Entry-level certification testing is included in the course through a special arrangement with the CYC Certification Institute.  Testing is offered as part of the course cost.  Participants who pass the exam and wish to become certified must complete the certification application form, submit the required documentation and pay a $50 application processing fee to the CYC Certification Institute.  For more information, visit the Institute’s website  www.CYCcertification.org

Overall Course Objectives*:

The learning outcomes for the overall CYC: Basic Course are:

  • increased awareness, understanding, and sensitivity to how children and youth develop.
  • increased understanding of and capacity to engage in empowering interactions.
  • increased understanding of and capacity to work within and across systems (teams, families, cultures, and communities).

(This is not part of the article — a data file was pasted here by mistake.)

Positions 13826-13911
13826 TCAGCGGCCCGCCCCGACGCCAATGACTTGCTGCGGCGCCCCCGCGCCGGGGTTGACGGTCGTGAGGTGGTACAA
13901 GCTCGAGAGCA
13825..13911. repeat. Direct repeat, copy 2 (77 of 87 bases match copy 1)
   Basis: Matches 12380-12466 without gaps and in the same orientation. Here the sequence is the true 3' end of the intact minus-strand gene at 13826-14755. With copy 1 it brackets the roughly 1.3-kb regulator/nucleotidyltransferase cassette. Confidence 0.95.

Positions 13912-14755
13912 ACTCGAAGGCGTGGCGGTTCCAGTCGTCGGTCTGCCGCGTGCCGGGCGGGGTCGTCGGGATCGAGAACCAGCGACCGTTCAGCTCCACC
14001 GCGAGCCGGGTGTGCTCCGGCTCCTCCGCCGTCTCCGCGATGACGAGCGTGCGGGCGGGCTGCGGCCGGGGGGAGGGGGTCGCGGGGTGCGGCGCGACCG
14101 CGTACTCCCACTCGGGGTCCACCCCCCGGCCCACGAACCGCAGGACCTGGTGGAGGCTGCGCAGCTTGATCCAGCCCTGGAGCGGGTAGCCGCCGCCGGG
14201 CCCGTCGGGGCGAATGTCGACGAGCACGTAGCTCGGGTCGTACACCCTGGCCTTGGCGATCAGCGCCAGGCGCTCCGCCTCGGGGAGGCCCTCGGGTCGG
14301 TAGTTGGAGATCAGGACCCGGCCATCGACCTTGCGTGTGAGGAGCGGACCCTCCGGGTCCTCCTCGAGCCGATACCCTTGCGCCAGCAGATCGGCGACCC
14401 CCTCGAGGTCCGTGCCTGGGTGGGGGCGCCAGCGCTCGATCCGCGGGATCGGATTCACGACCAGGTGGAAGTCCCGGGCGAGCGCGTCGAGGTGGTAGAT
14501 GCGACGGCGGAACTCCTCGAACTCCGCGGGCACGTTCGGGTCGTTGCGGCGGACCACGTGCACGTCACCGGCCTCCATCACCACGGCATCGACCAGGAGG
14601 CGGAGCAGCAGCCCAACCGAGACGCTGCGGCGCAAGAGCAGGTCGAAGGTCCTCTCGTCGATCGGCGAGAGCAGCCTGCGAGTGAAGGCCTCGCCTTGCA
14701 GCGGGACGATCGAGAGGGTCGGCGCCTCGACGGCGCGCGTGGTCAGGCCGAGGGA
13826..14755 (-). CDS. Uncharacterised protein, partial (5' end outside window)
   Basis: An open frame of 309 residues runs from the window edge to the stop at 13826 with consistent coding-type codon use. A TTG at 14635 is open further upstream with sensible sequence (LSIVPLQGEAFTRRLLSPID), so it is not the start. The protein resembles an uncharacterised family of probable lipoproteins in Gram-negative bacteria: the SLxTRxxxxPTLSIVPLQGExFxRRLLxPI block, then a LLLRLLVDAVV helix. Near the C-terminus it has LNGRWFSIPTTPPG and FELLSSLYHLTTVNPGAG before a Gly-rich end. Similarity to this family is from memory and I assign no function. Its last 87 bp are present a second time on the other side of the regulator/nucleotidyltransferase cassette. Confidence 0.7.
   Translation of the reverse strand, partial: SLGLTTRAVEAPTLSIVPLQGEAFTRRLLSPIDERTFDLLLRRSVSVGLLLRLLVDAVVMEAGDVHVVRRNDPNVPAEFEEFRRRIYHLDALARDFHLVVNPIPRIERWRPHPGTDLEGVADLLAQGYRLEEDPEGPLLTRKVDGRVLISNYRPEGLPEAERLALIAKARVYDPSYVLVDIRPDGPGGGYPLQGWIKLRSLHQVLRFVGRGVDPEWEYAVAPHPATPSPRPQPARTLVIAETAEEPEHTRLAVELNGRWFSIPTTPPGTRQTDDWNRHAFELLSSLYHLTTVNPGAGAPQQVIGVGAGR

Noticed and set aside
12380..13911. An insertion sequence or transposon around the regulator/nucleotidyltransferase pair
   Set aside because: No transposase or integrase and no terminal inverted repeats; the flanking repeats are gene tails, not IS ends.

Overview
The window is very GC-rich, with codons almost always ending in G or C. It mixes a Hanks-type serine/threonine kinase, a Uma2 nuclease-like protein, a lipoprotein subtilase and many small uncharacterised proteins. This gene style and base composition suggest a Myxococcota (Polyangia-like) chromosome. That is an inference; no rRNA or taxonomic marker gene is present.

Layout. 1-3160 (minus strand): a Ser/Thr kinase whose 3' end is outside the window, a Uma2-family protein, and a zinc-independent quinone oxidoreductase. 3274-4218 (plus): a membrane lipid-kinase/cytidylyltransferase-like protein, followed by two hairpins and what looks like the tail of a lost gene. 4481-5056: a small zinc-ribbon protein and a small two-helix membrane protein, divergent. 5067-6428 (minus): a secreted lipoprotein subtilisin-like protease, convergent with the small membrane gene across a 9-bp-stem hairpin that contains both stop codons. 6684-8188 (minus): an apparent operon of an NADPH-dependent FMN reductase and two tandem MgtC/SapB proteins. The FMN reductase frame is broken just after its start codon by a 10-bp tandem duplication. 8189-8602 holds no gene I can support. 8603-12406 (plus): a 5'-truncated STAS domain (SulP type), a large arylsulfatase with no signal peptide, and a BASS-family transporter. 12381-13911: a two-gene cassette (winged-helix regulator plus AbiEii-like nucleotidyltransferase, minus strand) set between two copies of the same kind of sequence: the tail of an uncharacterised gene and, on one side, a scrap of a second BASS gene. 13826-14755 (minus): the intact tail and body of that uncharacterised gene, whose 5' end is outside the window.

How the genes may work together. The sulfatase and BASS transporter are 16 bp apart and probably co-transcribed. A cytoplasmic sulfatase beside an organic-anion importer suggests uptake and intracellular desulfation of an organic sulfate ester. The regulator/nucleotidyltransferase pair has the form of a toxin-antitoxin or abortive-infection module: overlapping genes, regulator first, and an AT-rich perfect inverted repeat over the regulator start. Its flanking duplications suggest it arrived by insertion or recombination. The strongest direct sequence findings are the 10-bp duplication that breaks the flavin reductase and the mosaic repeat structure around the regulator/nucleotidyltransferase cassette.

• enlarged repertoire of activities and techniques for engaging youth in interactions and activities that will help them to develop skills essential to becoming independent.
  •  increased capacity (understanding and skill) to discipline youth and resolve crises.
  •  increased awareness of careers in child and youth care and the fundamentals of  professional practice.
  • increased ability to take and pass the CYC Entry-level Certification Examination.

*Reproduced from A Curriculum Guide for Working with Youth: an interactive approach prepared by Mark Krueger, Laura Galovits, Quinn Wilder, and Mary Pick for Dewitt Wallace-Reader’s Digest Fund BEST Initiative. 

Course Topic Areas and Learning Objectives (by session):

Session # 1  Professional Practice

  • Group work / Activity Leadership: Forming stageProfessional Practice
  • Introduction to certification testing
  • Requirements to be a profession
  • Definition of CYC field of practice
  • Definition of professional ethics